17. The crafts are firmly rooted in a city (only) when
sedentary culture is firmly rooted and of
The reason for this is obvious. All crafts are customs and colors of civilization. Customs become firmly rooted only through much repetition and long duration. Then, their coloring becomes firmly established and rooted in (successive) generations. Once such coloring is firmly established, it is difficult to remove it. Therefore, we find that cities with a highly developed sedentary culture, the civilization (population) of which has receded and decreased, retain traces of crafts that do not exist in other more recently civilized cities, even though they may have reached the greatest abundance (of population). This is only because conditions in those (cities) with the old civilization had become well established and firmly rooted through their long duration and constant repetition, whereas the (other recently civilized cities) have not yet reached the limit 87
This is the situation, for instance, in contemporary Spain. There we find the crafts and their institutions still in existence. They are well established and firmly rooted, as far as the things required by the customs of (Spanish) cities are concerned. (They include,) for instance, building, cooking, the various kinds of singing and entertainment, such as instrumental music, string instruments and dancing, the use of carpets in palaces, the construction of well-planned, well-constructed houses, the production of metal and pottery vessels, all kinds of utensils, the giving of banquets and weddings, and all the other crafts required by luxury and luxury customs. One finds that they practice and understand these things better (than any other nation) and that they know well the crafts that belong to them. They have an abundant share of these things and have distinctly more of them than any other city, even though civilization in (Spain) has receded and most of it does not equal that which exists in the other countries of the (Mediterranean) shore. This is only because, as we have mentioned before,88 sedentary culture had become deeply rooted in Spain through the stability given it by the Umayyad dynasty, the preceding Gothic dynasty, and the reyes de taifas, successors to (the Umayyads), and so on. Therefore, sedentary culture had reached in (Spain) a stage that had not been reached in any other region except, reportedly, in the 'Iraq, Syria, and Egypt. There, too, the reason was the long duration of the respective dynasties. Thus, the crafts became well established there. All the various kinds of crafts were developed and refined to perfection. Their coloring remained in that civilization and did not leave it, until it was totally destroyed. Like a garment's fast color, (the color held fast until the garment was destroyed).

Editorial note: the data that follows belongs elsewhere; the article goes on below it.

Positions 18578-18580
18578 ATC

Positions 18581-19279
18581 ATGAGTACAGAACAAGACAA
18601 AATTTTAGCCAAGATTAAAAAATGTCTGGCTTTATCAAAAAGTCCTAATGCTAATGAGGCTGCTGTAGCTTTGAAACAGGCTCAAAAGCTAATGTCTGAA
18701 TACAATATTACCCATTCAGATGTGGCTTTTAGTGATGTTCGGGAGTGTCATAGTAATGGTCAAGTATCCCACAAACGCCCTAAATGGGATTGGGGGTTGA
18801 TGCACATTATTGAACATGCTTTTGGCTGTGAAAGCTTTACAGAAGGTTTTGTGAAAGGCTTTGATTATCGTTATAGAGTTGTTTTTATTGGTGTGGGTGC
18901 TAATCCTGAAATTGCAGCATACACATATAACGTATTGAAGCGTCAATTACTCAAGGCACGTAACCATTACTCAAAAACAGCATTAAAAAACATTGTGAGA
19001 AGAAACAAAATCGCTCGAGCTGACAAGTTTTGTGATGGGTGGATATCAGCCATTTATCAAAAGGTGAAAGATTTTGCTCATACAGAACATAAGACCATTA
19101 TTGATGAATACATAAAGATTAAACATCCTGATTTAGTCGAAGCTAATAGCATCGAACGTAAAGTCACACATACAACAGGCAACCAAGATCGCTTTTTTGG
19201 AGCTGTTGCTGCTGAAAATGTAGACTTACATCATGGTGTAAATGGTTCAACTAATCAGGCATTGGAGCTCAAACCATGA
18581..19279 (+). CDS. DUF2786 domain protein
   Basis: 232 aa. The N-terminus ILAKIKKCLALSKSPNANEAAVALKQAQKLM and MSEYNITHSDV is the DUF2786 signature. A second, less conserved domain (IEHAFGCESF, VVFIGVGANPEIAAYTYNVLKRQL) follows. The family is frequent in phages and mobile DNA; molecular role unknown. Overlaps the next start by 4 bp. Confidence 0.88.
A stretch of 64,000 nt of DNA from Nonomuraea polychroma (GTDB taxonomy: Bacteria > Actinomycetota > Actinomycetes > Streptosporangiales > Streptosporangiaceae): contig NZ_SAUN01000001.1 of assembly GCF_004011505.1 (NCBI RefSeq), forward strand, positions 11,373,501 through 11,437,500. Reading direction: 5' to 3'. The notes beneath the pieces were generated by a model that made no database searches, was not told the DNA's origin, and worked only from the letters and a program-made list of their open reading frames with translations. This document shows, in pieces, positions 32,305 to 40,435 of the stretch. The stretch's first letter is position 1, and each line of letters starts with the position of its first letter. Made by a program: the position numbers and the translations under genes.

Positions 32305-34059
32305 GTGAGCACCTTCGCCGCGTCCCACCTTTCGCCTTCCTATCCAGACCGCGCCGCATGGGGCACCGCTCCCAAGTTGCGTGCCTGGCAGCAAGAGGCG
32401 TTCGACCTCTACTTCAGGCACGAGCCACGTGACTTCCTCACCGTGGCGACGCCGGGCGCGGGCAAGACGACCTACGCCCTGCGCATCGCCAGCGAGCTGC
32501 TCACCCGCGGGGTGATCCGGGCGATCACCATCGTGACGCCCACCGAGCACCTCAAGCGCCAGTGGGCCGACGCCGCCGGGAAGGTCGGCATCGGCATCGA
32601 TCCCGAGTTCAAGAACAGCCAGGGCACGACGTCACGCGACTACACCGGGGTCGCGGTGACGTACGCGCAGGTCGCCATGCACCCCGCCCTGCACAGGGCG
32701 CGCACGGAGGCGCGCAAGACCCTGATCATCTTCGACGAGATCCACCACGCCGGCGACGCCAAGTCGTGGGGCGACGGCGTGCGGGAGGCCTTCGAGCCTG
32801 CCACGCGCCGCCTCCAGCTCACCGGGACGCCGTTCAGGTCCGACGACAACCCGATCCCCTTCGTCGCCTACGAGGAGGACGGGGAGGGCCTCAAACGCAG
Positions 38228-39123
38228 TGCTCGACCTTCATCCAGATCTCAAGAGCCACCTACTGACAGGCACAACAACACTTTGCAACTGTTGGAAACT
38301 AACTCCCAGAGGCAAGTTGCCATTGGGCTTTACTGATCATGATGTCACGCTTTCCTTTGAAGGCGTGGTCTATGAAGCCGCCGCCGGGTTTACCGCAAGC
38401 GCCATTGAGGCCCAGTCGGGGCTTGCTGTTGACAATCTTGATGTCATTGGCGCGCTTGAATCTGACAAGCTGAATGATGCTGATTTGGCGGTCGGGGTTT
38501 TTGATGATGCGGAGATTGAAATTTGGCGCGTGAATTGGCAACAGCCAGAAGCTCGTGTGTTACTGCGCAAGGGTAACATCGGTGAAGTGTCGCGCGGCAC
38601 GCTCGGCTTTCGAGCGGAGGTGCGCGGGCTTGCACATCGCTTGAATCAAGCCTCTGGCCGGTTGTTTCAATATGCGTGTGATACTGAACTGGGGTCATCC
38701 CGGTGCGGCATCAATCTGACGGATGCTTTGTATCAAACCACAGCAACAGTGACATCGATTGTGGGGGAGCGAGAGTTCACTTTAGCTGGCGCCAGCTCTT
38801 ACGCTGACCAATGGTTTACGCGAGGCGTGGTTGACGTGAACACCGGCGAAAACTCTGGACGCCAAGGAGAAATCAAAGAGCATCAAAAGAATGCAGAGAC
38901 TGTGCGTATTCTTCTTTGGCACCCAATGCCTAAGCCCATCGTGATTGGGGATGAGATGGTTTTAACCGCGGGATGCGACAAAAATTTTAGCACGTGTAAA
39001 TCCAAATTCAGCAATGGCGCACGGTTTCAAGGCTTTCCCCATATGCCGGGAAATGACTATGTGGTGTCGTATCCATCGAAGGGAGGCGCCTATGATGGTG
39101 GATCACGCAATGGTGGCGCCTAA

This was also the case in Tunis. A sedentary culture had been established there by the Sinhajah (Zirid) dynasty and its successors, the Almohads. The crafts were developed to perfection in every respect, though less so than in Spain. However, sedentary culture in Tunis has been greatly enriched by sedentary institutions imported from Egypt. The distance between the two countries is short, and travelers from Tunis visit Egypt every year. Also, (Tunisians) often live in (Egypt) for some time, and then bring back the (Egyptian) luxury customs and technical knowledge they like 89 Thus, the situation with regard to (sedentary culture in Tunis) has become similar to that of Egypt, for the reasons mentioned, and also to that of Spain, because many people from eastern Spain who were exiled in the seventh [thirteenth] century settled in Tunis.90 Thus, certain aspects of (sedentary culture) have become firmly rooted there, even though the civilization (population) of (Tunis) at this time is not adequate to them. However, a fast coloring rarely changes, except when its basis ceases to exist. Thus, we also find in al-Qayrawan, in Marrakech, and in Qal'at Ibn Hammad some remnants of such (sedentary culture). All these places, it is true, are nowadays in ruins or destined soon to fall into ruins, and only people who know are able to discern these remnants. They will find, however, traces of the crafts (there) showing what once existed there, like faded writing in a book.
God is "the Creator, the Knowing One." 91